Many franchisees presume that, once they open their store, they will have the right to continue to run that store in the future. However, franchise law is largely based on the terms of the franchise agreement, which is a binding contract. These franchise agreements almost always include the term, or length, of the agreement. When the term ends, franchisees have to go through the renewal process. Even when the franchise agreement gives the franchisee the right to renew, it is often encumbered with conditions and obligations to cure alleged problems.
Having the legal representation of a franchise attorney to prepare you for this process and to guide you through it can make a huge difference in the continued viability of your franchise. The attorneys at the Katz Law Group can help you in Massachusetts.
Franchisors Use the Renewal Process to Gain Concessions
An important adage in franchise law is that franchisors get you coming and going. When your franchise agreement is about to expire, franchisors use the opportunity to require that you sign a “then-current” agreement. This new deal generally has harsher terms across the board, like higher marketing fees and worse royalty rates.
A Common Demand is to Cure Alleged Violations
Franchisors also use the renewal process as an opportunity to point out alleged flaws in the operation of your franchise that brings it outside franchise standards or that violate the franchise agreement. In some cases, these are trivialities, like a sign that uses the chain's old logo. In other cases, it can require a substantial remodel to your premises.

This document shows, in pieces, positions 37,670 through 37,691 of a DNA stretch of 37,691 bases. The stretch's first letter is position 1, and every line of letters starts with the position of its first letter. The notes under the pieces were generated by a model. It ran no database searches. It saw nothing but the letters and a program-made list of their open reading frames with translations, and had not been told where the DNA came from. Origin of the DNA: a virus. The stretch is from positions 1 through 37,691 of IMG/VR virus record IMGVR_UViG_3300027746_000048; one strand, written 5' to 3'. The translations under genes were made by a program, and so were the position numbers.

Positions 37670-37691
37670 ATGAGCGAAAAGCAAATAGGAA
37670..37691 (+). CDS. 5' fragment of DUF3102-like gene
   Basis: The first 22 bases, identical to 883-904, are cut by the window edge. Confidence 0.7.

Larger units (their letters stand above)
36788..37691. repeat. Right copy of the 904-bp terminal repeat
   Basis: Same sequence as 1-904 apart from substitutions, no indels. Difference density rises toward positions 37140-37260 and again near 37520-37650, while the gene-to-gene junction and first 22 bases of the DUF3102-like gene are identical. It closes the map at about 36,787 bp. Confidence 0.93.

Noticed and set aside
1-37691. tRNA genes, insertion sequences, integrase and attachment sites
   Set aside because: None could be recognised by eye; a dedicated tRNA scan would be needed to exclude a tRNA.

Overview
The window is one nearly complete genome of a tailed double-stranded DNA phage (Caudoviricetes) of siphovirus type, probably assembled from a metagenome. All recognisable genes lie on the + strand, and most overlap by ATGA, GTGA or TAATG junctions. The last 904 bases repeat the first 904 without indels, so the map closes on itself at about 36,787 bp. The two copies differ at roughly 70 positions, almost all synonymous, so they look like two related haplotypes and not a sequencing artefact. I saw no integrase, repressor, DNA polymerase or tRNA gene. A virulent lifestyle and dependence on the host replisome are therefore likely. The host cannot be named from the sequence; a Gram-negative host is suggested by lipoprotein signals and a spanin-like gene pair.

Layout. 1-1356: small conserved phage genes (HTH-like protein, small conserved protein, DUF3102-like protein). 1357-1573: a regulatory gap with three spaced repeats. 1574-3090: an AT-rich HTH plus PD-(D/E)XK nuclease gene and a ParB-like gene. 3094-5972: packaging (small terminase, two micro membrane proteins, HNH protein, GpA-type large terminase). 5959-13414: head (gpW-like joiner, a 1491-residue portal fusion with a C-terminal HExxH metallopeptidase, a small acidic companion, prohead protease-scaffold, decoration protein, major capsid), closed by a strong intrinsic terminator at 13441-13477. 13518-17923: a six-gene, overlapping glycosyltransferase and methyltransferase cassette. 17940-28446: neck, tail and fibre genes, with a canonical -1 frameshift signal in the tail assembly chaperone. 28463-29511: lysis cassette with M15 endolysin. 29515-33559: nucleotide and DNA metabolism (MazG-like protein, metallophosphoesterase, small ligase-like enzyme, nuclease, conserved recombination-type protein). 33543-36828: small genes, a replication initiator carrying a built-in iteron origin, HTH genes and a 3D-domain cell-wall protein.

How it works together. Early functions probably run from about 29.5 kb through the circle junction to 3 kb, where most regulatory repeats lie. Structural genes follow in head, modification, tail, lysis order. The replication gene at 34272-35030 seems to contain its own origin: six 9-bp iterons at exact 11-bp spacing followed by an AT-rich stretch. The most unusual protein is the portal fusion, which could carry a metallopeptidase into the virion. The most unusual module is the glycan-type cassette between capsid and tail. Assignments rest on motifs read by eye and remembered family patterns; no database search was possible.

Many franchise agreements allow the franchisor to refuse to renew the agreement if there is a “material” problem. What amounts to a “material” issue – or even if the issue actually violates the terms of the franchise agreement – is not always clear.
Unfortunately, it is not uncommon for franchisors to abuse this process in order to end their agreement with a franchisee that they feel has been underperforming, or that they feel has been too outspoken about their rights. Franchisors may even demand unreasonable cures from franchisees in order to make way for a better opportunity for the franchisor, even though it comes at the franchisee's expense.
Franchisees Need to Satisfy the Obligation to Cure Alleged Defects
In order to renew the agreement and keep your franchise, though, you need to cure the defects or show that the alleged defects are not actually violating the agreement. Franchisors who have an ulterior motive and who want to terminate the agreement, however, will often continue to argue that your cure is not up to standard or will find other reasons to fight against a renewal.
The Franchise Lawyers at the Katz Law Group
Throughout this process, having effective legal representation is key. When you are first starting your franchise and are negotiating the franchise agreement, a lawyer can point out difficulties you are likely to have during the renewal process and tell you what you need to know about your obligation to cure alleged violations.
During the renewal, a franchise attorney can advocate on your behalf, invoke your contractual rights under the franchise agreement, and show that the alleged violations are not actually against the contract, or that your cures satisfy the requirements and triggers your right to renew the agreement.
The franchise lawyers at the Katz Law Group have decades of experience in helping Massachusetts franchisees succeed. Call them at (508) 480-8202 or contact them online.